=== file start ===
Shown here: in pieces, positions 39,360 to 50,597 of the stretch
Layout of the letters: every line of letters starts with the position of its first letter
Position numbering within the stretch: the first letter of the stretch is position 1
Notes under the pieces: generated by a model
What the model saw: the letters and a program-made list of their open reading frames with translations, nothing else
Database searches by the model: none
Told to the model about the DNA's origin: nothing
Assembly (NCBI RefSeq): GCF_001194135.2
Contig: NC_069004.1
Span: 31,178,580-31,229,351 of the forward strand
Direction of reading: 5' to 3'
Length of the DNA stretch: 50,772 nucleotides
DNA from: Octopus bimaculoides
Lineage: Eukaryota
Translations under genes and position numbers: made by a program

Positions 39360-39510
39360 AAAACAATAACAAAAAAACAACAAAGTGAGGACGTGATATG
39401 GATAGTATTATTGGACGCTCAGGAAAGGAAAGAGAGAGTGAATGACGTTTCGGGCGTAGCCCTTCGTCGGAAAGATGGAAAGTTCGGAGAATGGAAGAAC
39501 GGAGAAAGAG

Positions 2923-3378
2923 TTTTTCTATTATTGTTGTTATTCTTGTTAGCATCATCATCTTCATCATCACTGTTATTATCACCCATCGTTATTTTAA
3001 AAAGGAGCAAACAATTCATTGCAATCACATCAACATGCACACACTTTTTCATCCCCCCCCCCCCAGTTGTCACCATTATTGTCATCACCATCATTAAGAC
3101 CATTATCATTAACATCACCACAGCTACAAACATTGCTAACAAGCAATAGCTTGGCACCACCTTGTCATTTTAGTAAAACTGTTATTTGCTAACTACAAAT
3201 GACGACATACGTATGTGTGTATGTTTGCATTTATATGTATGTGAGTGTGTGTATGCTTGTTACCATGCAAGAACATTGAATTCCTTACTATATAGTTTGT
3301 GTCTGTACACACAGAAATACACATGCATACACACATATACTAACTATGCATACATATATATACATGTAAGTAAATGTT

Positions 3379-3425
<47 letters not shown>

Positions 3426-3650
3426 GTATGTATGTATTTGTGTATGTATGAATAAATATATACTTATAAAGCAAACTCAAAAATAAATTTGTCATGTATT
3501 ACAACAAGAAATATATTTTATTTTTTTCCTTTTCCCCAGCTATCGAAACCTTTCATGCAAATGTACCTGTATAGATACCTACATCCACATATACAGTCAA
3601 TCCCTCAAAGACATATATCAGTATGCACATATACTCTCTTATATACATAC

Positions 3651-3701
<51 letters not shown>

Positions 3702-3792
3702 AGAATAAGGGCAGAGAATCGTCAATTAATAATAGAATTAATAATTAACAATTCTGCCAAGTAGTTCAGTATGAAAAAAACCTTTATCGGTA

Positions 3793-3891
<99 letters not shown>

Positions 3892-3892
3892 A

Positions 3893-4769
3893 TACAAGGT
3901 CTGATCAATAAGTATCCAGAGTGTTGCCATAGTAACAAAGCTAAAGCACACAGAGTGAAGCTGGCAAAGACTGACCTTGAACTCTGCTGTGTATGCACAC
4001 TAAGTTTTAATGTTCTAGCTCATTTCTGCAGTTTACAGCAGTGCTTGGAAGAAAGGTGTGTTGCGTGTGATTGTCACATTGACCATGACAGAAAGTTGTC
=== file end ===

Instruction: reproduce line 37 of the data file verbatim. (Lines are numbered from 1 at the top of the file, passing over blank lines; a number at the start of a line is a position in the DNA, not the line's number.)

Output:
<99 letters not shown>